• Cam B
    Cam B 4 months ago +1

    Great and to the point as per usual! Just what I needed. Thanks man!

  • S Erskine
    S Erskine 3 years ago +4

    Well Done! Exceptionally well produced video covering the subject thoroughly and professionally without wasting any time. I liked the cutaways and x-ray illustrations to show what goes on inside the joints.

    • Got2Learn
      Got2Learn  3 years ago +1

      Thank you so much for the great comment, a lot of work went into this video, I am glad you enjoyed it ;)

    BLACKBEARD Year ago +8

    I just wanted to say thanks! We hired a so called plumber to come repair a leak in our wall. I told him I wanted to go back with copper pipe. He went and purchased $200 in shark bite fittings and the leak was even worse. Today I took all of that out and used your videos to repair the way I wanted it. The soldered joints don’t look that good but are holding strong. Again, thank you for the videos.

    • Got2Learn
      Got2Learn  Year ago +2

      Awesome blackbird, so glad I could help :-)

  • Peter
    Peter 2 years ago +1

    Thanks. I have just soldered first 2 fittings onto copper pipe in my life and it worked out perfectly. Tested with 4bars water pressure and without any leaks.

  • James Scott
    James Scott 2 years ago +1

    This was very well done, fast and to the point. I do not get why or how you got any negative reviews at all. Very easy to follow and very clear to the point visuals. Perfect! You would think that people would appreciate any free education they can get. Anyways dont take the negative reviews personally, as you did an amazing job with this video.

    • Got2Learn
      Got2Learn  2 years ago

      Thank you so much James, really appreciate it!!

  • J Mi
    J Mi Year ago +1

    Outstanding video! Useful information presented quickly. Really well conceived and edited.

  • young corleone
    young corleone 3 years ago +3

    Great video dude , explained the basics , and straight to the point. I'll be soldering soon and this is good advice. Awesome. 😉

    • Got2Learn
      Got2Learn  3 years ago

      Thanks a lot buddy, hope everything goes well ;)

  • Jason Amundson
    Jason Amundson 2 years ago +4

    Apply the solder opposite of the heat source for the most effective way for the solder to wick into the joint.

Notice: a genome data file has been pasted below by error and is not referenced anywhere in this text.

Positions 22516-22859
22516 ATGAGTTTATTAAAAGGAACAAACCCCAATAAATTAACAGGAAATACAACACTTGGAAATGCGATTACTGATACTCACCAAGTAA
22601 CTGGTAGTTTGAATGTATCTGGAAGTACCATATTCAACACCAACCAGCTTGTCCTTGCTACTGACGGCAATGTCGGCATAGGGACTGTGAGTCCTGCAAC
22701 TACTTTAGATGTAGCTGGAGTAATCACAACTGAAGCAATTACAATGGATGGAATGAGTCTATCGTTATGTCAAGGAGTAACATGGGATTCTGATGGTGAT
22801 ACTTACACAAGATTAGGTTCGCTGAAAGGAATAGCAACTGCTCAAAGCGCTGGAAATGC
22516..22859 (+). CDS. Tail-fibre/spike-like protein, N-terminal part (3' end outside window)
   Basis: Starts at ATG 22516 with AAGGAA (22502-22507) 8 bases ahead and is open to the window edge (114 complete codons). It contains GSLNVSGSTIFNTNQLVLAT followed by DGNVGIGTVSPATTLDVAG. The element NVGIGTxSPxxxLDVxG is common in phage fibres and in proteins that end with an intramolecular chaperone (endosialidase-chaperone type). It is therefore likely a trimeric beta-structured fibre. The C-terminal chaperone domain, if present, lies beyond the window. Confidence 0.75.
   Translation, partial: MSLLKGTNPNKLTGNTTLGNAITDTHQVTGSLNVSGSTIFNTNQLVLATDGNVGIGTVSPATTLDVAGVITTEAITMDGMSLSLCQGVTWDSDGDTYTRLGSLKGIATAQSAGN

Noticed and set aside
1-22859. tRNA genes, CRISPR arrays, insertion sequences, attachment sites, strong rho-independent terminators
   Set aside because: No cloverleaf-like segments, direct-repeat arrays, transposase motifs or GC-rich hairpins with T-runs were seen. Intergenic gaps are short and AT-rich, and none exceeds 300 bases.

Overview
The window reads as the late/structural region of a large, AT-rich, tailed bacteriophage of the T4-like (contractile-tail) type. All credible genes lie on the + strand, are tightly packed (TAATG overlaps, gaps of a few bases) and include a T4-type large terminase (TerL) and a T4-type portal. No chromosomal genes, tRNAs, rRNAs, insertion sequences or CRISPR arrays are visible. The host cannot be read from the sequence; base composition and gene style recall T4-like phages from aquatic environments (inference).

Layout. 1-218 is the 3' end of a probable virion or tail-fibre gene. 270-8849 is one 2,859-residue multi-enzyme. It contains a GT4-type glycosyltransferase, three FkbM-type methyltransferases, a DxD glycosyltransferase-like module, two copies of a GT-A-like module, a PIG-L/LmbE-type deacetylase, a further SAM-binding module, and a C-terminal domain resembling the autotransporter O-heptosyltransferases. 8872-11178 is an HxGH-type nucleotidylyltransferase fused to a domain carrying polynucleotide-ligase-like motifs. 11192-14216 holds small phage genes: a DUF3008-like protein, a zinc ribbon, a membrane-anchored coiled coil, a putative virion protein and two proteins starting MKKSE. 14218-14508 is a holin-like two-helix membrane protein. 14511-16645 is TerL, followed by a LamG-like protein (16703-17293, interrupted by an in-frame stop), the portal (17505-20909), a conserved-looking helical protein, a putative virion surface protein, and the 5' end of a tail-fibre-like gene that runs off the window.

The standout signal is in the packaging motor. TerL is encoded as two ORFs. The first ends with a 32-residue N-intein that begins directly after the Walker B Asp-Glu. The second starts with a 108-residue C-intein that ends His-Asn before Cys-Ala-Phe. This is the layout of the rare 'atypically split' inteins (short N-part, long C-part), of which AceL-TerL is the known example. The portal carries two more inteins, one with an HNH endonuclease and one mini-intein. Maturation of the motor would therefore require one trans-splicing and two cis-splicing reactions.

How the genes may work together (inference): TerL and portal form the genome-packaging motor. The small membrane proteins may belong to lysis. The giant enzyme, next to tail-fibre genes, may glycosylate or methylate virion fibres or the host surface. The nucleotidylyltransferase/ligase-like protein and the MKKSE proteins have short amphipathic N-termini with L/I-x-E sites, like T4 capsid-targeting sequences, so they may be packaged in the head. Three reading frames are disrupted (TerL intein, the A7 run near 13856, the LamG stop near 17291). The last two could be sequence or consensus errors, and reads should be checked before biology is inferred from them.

• Robert Riggs
    Robert Riggs 3 years ago +43

    You always prep new fittings because they are shipped with a coating to stop any oxidation before being purchased. So they must be cleaned and sanded.

  • Leiron Aelrion
    Leiron Aelrion 3 years ago +70

    Proper cleaning and preparation is the key. No dirt, grease, wax, petina etc on the copper.
    Reaming is also important. Small burrs can cause premature failure in a closed system.
    Good flux with a clean brush is also very important - ive seen welds fail due to a fallen off brush bristle.
    If doing a repair on a wet line remember, water is your enemy. Water will prevent a proper weld. Always remove any water from the lines and dry them thoroughly.
    When heating a joint always begin to solder at the opposite side of the heat, but also do not overheat the joint. When the joint is hot enough you'll be able to touch the solder to the joint and capillary action will pull it into the entire joint as the flux is flashed off and creates a vacuum draw.
    Never try to prematurely cool your welded joint unless you know what you're doing (IE: a professional) rapid cooling at the wrong moment will ruin your work.
    Always dry fit and inspect your connections before you solder them! A piece of warped copper can cause even the most experienced plumber to have a bad day.

    Most importantly, dont rush your work. Proper cleaning and preparation is the absolute key. It only takes a few seconds to sweat a 1/2" joint, even the sloppiest DIYer will succeed at this if they dedicate to prep prep prep!